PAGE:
PRMT5 in T Cells Drives Th17 Responses, Mixed Granulocytic Inflammation, and Severe Allergic Airway Inflammation

Brandon W. Lewis, Stephanie A. Amici, Hye Young Kim, Emily M. Shalosky, Aiman Q. Khan, Joshua Walum, Kymberly M. Gowdy, Joshua A. Englert, Ned A. Porter, Mitchell H. Grayson, Rodney D. Britt, Mireia Guerau-De-Arellano

Research output: Contribution to journalArticlepeer-review


Severe asthma is characterized by steroid insensitivity and poor symptom control and is responsible for most asthma-related hospital costs. Therapeutic options remain limited, in part due to limited understanding of mechanisms driving severe asthma. Increased arginine methylation, catalyzed by protein arginine methyltransferases (PRMTs), is increased in human asthmatic lungs. In this study, we show that PRMT5 drives allergic airway inflammation in a mouse model reproducing multiple aspects of human severe asthma. We find that PRMT5 is required in CD4+ T cells for chronic steroid-insensitive severe lung inflammation, with selective T cell deletion of PRMT5 robustly suppressing eosinophilic and neutrophilic lung inflammation, pathology, airway remodeling, and hyperresponsiveness. Mechanistically, we observed high pulmonary sterol metabolic activity, retinoic acid-related orphan receptor gt (RORgt), and Th17 responses, with PRMT5-dependent increases in RORgt’s agonist desmosterol. Our work demonstrates that T cell PRMT5 drives severe allergic lung inflammation and has potential implications for the pathogenesis and therapeutic targeting of severe asthma. The Journal of Immunology, 2022, 208: 1525-1533.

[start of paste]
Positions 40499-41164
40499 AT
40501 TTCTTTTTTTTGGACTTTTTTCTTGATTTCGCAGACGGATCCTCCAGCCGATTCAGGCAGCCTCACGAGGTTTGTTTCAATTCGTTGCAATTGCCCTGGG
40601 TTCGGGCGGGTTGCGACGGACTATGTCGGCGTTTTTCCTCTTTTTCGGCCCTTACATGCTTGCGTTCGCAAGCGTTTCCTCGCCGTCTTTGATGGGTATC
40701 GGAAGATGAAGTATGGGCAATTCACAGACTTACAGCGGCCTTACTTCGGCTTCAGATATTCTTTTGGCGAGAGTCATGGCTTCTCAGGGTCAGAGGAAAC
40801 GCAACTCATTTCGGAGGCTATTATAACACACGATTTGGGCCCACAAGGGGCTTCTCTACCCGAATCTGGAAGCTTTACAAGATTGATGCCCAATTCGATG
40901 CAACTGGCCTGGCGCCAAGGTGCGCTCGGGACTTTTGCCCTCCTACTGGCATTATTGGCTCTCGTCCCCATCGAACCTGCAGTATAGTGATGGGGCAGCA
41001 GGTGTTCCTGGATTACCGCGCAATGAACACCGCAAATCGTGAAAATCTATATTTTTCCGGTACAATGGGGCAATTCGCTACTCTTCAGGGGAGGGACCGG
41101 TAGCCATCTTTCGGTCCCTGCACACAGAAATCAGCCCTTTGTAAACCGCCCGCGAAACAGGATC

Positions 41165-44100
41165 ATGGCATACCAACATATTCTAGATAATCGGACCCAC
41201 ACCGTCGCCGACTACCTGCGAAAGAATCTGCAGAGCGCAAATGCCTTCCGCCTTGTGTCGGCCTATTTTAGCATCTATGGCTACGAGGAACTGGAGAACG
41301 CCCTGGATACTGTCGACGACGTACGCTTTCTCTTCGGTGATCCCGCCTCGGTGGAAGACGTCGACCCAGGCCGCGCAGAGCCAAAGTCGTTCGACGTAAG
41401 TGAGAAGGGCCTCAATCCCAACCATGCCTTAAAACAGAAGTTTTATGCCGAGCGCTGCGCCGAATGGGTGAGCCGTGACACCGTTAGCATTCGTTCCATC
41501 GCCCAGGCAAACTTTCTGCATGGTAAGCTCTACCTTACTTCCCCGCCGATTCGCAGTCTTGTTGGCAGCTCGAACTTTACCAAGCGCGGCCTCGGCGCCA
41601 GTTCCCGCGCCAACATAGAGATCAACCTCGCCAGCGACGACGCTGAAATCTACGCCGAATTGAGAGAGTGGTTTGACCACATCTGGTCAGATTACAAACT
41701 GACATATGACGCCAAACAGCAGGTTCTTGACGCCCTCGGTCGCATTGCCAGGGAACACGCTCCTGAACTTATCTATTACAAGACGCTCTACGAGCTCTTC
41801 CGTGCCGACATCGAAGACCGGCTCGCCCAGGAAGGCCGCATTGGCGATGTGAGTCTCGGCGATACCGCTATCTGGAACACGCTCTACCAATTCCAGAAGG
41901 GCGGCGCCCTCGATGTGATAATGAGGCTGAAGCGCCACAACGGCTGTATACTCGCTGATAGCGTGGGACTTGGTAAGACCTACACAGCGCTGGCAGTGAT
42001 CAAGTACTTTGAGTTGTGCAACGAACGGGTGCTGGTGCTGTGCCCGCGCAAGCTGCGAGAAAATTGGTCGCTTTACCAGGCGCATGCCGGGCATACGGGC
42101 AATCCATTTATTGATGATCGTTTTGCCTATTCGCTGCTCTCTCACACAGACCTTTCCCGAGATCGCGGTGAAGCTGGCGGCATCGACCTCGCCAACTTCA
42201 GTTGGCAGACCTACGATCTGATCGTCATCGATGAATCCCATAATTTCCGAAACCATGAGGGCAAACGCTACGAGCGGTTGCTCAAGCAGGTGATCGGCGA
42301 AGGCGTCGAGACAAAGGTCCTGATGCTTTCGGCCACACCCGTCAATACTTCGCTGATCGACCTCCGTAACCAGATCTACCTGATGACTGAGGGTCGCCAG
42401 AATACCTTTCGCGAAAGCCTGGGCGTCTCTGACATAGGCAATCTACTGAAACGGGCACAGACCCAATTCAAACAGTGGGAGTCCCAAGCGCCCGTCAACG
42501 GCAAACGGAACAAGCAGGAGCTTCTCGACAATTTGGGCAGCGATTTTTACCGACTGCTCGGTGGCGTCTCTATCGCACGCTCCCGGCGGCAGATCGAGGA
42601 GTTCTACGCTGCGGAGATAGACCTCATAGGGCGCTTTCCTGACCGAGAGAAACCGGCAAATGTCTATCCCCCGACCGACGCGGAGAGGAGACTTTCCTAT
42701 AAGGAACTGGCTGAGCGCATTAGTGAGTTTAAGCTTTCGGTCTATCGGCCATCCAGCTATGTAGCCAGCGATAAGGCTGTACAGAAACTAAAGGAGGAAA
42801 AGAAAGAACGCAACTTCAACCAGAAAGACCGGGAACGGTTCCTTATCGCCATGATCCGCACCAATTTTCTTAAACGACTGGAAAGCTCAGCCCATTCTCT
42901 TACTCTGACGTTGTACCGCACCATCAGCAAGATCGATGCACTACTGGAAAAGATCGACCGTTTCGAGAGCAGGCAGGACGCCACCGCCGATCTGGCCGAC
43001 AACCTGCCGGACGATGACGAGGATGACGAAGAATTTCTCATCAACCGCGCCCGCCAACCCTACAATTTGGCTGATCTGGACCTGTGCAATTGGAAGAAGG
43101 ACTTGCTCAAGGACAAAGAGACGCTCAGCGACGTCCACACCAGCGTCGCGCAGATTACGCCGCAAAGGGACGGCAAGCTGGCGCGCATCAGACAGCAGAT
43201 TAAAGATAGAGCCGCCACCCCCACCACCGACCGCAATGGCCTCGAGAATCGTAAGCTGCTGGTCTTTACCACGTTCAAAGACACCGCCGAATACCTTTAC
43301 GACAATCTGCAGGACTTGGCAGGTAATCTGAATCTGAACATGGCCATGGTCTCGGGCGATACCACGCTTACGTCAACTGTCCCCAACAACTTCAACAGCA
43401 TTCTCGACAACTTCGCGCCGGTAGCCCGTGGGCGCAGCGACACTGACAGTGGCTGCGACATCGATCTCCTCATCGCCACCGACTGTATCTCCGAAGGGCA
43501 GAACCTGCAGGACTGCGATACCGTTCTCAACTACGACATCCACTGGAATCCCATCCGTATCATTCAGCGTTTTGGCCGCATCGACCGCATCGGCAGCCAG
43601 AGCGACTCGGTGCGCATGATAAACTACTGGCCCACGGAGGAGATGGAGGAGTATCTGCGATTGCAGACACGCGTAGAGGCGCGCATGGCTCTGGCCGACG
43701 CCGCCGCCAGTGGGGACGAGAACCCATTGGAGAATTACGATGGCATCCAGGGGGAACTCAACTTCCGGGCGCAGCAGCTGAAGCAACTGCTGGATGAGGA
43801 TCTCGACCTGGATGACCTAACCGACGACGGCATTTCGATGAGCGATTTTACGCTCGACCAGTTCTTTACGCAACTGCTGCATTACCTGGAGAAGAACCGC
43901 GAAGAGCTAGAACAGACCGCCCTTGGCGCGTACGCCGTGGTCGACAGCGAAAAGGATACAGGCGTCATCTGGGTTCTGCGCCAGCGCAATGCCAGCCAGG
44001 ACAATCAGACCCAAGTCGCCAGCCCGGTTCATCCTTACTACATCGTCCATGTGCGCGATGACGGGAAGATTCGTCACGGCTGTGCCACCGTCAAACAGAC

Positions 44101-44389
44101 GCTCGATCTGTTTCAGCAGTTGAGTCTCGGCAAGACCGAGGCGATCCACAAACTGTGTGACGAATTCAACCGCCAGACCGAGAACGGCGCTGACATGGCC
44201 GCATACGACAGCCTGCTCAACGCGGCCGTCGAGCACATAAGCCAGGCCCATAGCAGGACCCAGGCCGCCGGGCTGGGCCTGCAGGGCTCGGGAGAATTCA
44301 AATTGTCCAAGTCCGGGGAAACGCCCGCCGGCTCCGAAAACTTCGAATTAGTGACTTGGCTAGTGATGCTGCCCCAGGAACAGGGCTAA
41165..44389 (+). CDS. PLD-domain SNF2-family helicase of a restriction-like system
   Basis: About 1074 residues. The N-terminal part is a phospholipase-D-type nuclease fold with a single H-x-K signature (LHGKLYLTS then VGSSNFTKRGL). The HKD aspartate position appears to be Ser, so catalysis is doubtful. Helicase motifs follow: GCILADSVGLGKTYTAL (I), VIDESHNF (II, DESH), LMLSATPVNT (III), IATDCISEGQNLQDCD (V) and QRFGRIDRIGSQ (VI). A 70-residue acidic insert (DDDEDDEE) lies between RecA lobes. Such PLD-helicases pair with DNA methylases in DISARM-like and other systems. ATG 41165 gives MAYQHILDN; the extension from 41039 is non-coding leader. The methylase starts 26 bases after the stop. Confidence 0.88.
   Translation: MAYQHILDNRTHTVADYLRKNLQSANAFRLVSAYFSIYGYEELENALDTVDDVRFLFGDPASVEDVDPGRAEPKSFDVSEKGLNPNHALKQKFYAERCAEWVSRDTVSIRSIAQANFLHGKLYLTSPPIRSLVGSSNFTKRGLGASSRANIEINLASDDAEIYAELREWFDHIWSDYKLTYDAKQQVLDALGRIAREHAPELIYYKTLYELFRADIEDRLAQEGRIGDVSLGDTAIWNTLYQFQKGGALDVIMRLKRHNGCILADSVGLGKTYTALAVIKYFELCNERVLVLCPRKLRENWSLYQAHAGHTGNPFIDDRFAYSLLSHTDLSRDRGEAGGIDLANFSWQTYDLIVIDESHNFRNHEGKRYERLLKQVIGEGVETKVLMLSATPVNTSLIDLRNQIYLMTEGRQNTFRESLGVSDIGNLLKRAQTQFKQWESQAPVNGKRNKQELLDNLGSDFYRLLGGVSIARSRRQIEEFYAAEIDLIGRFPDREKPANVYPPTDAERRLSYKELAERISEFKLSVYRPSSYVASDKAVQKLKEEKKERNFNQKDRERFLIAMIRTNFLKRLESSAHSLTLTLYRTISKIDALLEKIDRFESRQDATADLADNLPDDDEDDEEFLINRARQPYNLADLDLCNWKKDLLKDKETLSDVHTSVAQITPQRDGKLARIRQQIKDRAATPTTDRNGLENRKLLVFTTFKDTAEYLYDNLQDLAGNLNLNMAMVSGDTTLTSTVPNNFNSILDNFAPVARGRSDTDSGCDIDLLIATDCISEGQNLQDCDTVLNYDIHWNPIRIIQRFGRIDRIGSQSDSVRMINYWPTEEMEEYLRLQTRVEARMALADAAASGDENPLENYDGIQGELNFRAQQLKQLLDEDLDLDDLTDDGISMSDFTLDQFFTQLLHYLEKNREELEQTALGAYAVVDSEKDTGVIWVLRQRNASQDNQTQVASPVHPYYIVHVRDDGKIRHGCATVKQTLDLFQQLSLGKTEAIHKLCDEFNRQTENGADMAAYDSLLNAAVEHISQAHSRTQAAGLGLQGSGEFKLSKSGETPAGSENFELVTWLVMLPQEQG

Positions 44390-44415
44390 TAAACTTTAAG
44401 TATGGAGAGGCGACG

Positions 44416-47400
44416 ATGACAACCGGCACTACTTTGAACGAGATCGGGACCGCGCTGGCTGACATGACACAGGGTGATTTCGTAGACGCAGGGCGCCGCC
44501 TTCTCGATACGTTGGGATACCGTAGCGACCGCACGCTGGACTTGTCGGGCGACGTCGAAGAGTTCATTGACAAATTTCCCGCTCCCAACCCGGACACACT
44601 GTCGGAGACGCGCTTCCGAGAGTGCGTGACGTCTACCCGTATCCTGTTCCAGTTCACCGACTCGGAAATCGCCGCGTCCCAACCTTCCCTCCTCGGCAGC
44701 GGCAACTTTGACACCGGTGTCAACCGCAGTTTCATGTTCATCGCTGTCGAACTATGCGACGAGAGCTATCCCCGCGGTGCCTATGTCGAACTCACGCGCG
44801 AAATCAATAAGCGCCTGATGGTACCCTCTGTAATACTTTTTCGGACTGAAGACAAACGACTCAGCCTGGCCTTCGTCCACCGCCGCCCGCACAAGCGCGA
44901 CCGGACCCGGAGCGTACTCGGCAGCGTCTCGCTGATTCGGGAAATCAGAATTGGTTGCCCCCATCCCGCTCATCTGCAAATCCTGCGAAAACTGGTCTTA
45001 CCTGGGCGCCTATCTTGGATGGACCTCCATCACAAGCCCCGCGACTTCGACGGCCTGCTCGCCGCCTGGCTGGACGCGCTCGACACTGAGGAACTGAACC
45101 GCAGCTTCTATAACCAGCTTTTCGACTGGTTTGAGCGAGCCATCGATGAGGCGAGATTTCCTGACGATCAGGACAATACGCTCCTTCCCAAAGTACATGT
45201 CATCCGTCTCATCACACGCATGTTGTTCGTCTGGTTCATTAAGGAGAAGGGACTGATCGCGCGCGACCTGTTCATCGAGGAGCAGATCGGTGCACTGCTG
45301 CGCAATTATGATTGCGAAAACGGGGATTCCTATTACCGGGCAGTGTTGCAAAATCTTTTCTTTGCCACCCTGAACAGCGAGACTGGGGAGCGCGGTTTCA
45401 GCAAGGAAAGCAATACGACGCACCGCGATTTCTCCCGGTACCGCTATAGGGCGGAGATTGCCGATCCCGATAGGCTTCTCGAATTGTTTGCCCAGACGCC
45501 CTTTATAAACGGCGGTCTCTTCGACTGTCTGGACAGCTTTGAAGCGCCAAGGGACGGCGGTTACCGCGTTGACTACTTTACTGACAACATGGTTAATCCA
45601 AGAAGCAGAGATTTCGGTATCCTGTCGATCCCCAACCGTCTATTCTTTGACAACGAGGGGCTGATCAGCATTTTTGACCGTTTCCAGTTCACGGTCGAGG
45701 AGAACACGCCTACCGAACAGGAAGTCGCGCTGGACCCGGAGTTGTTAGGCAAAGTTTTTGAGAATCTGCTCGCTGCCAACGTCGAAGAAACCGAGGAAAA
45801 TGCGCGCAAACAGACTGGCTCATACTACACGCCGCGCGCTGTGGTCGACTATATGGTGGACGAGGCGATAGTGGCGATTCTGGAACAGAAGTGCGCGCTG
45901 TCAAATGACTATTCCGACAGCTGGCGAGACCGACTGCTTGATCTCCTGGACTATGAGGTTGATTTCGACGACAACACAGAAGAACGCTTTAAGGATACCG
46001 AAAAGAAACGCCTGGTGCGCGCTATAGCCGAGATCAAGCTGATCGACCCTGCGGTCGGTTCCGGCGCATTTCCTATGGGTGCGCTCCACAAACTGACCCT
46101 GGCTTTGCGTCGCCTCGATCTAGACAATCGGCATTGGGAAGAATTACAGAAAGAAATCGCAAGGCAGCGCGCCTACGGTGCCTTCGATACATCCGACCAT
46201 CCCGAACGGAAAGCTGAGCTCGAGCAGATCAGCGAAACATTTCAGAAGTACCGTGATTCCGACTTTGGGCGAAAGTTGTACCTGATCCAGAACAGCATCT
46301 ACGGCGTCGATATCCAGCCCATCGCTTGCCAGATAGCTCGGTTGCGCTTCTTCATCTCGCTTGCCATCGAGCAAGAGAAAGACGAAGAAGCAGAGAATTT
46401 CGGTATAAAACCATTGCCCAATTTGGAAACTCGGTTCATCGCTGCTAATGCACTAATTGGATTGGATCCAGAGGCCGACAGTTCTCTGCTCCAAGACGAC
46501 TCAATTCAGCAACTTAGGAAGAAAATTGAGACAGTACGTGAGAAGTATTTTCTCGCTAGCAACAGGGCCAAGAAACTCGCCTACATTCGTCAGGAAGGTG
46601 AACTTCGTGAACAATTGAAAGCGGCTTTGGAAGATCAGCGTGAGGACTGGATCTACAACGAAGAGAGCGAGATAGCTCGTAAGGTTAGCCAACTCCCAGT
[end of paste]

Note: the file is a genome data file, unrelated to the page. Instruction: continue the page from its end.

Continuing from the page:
Original languageEnglish (US)
Pages (from-to)1525-1533
Number of pages9
JournalJournal of Immunology
Issue number7
StatePublished - Apr 1 2022

ASJC Scopus subject areas

  • Immunology and Allergy
  • Immunology


Dive into the research topics of 'PRMT5 in T Cells Drives Th17 Responses, Mixed Granulocytic Inflammation, and Severe Allergic Airway Inflammation'. Together they form a unique fingerprint.

Cite this